The Acts Challenge: Chapter 7, Stephen Recalls Moses and More

Day 7 has arrived and we’re moving right on through The Acts Challenge 2019! I’m glad you’ve decided to join me and hope that you’ve been as blessed, thus far, as I have.

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Stephen Questioned

(Vs. 1) Then said the high priest, Are these things so?

As if simply to set the record straight, the high priest asked Stephen if the false witnesses recorded against him (in the latter part of Chapter 6) were true. Odds are, he didn’t really care what Stephen’s answer was to be, but rather to “look good” in the eyes of the people for at least having asked.

Abraham Remembered

Stephen’s answer was to recount everything as it had started with Abraham, focusing on Moses…

(Vs. 2) And he said, Men, brethren, and fathers, hearken; The God of glory appeared unto our father Abraham, when he was in Mesopotamia, before he dwelt in Charran,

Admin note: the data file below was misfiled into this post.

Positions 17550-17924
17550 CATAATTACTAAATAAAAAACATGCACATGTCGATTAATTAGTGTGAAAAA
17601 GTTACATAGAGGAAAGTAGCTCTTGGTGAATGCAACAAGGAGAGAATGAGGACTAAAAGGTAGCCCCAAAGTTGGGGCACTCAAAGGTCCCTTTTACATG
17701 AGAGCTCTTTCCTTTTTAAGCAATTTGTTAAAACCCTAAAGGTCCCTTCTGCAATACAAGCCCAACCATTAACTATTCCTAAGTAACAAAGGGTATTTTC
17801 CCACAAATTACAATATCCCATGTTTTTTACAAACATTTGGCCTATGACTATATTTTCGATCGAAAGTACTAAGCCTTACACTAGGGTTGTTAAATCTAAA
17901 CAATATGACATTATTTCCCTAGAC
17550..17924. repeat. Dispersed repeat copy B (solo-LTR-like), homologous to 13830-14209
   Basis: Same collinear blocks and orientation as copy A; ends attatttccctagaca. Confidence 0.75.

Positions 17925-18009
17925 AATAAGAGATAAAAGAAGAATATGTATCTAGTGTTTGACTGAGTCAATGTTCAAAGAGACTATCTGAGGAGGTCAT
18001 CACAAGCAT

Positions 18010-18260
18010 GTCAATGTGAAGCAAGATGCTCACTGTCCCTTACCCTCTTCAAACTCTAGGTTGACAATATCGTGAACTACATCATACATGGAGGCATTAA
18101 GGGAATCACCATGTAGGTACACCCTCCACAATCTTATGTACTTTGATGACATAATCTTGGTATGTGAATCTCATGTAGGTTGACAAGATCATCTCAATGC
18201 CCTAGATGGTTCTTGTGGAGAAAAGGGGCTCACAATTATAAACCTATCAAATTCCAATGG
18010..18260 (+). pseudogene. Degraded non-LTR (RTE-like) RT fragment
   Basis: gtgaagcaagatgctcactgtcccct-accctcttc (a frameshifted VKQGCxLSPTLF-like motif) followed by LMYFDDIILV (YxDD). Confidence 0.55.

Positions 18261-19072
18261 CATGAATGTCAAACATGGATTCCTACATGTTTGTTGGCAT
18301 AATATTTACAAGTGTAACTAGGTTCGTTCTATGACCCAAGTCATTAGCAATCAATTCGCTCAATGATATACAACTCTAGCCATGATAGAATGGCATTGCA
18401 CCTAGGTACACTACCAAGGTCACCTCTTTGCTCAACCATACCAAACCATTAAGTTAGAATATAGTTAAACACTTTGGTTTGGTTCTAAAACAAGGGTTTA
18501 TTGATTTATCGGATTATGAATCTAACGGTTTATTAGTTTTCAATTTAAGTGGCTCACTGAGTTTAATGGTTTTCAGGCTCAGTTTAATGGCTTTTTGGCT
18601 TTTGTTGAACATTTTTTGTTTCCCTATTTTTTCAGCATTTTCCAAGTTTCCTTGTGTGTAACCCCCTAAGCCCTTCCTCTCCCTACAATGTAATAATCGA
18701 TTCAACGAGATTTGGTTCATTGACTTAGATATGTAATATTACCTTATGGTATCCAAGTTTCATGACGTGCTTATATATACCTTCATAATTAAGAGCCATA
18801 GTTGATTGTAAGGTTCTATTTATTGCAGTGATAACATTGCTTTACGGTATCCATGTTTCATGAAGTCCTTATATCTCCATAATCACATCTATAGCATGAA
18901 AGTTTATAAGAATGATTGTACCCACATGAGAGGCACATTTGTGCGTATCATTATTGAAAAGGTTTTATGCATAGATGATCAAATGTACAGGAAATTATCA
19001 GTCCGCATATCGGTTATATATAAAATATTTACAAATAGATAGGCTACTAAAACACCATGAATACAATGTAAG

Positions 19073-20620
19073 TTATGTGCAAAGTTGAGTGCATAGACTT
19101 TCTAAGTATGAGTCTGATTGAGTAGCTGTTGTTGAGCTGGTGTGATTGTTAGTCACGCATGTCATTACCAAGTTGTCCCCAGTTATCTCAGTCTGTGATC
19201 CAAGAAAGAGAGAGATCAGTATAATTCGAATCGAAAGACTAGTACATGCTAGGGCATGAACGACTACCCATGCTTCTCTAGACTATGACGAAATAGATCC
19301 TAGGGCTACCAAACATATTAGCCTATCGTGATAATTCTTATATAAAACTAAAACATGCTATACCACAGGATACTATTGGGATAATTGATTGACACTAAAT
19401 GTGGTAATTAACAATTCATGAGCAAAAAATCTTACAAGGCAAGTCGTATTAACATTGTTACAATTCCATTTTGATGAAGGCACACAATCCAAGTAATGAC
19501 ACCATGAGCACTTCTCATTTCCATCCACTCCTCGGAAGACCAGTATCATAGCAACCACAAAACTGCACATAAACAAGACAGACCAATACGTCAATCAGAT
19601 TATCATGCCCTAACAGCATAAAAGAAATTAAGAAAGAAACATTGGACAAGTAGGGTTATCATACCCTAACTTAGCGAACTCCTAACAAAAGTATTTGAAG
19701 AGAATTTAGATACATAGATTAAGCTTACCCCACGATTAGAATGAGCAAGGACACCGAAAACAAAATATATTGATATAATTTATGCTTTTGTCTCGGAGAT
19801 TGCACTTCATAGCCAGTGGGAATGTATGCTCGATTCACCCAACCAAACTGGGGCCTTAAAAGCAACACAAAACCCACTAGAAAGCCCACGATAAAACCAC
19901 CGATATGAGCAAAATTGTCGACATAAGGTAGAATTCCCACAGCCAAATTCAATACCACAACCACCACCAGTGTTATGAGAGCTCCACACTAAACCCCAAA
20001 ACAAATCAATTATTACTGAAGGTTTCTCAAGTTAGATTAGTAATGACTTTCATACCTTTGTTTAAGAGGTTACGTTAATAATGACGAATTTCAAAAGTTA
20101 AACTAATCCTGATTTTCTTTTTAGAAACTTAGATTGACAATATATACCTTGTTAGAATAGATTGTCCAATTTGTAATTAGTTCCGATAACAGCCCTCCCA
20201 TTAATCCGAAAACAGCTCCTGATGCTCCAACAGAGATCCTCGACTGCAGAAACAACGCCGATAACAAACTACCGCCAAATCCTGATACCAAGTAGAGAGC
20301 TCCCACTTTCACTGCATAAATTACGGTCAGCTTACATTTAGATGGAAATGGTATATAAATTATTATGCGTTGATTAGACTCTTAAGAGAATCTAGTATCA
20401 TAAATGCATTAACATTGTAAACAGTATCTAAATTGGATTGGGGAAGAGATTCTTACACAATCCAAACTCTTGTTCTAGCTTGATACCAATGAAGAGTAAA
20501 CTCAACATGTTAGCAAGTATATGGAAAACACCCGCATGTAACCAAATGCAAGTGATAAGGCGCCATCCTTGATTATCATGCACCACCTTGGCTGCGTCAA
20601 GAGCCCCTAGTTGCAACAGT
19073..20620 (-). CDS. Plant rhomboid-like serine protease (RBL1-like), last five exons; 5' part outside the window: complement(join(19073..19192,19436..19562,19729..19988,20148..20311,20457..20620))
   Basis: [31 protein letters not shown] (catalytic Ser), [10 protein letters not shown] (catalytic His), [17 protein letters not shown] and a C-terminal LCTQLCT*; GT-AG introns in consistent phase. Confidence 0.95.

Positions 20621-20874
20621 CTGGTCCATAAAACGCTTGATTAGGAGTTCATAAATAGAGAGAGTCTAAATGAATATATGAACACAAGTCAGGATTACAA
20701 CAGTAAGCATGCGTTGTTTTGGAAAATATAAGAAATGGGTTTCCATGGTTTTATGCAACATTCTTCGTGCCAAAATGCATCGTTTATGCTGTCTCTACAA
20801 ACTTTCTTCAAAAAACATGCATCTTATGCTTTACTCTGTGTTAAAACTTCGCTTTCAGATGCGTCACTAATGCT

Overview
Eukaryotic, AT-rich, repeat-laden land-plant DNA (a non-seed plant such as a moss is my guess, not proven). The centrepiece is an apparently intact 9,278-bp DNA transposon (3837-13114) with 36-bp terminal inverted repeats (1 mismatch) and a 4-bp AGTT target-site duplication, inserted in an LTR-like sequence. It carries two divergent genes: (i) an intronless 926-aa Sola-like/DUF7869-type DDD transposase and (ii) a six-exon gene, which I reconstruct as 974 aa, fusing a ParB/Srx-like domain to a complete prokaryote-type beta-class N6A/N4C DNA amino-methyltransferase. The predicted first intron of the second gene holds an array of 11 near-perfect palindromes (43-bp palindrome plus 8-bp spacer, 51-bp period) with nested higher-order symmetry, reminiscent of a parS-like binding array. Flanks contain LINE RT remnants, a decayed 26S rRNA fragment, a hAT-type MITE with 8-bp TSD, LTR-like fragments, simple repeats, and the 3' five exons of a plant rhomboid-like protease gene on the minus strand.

(Vs. 3) And said unto him, Get thee out of thy country, and from thy kindred, and come into the land which I shall shew thee.

(Vs. 4) Then came he out of the land of the Chaldaeans, and dwelt in Charran: and from thence, when his father was dead, he removed him into this land, wherein ye now dwell.

(Vs. 5) And he gave him none inheritance in it, no, not so much as to set his foot on: yet he promised that he would give it to him for a possession, and to his seed after him, when as yet he had no child.

(Vs. 6) And God spake on this wise, That his seed should sojourn in a strange land; and that they should bring them into bondage, and entreat them evil four hundred years.

(Vs. 7) And the nation to whom they shall be in bondage will I judge, said God: and after that shall they come forth, and serve me in this place.

The Covenant of Circumcision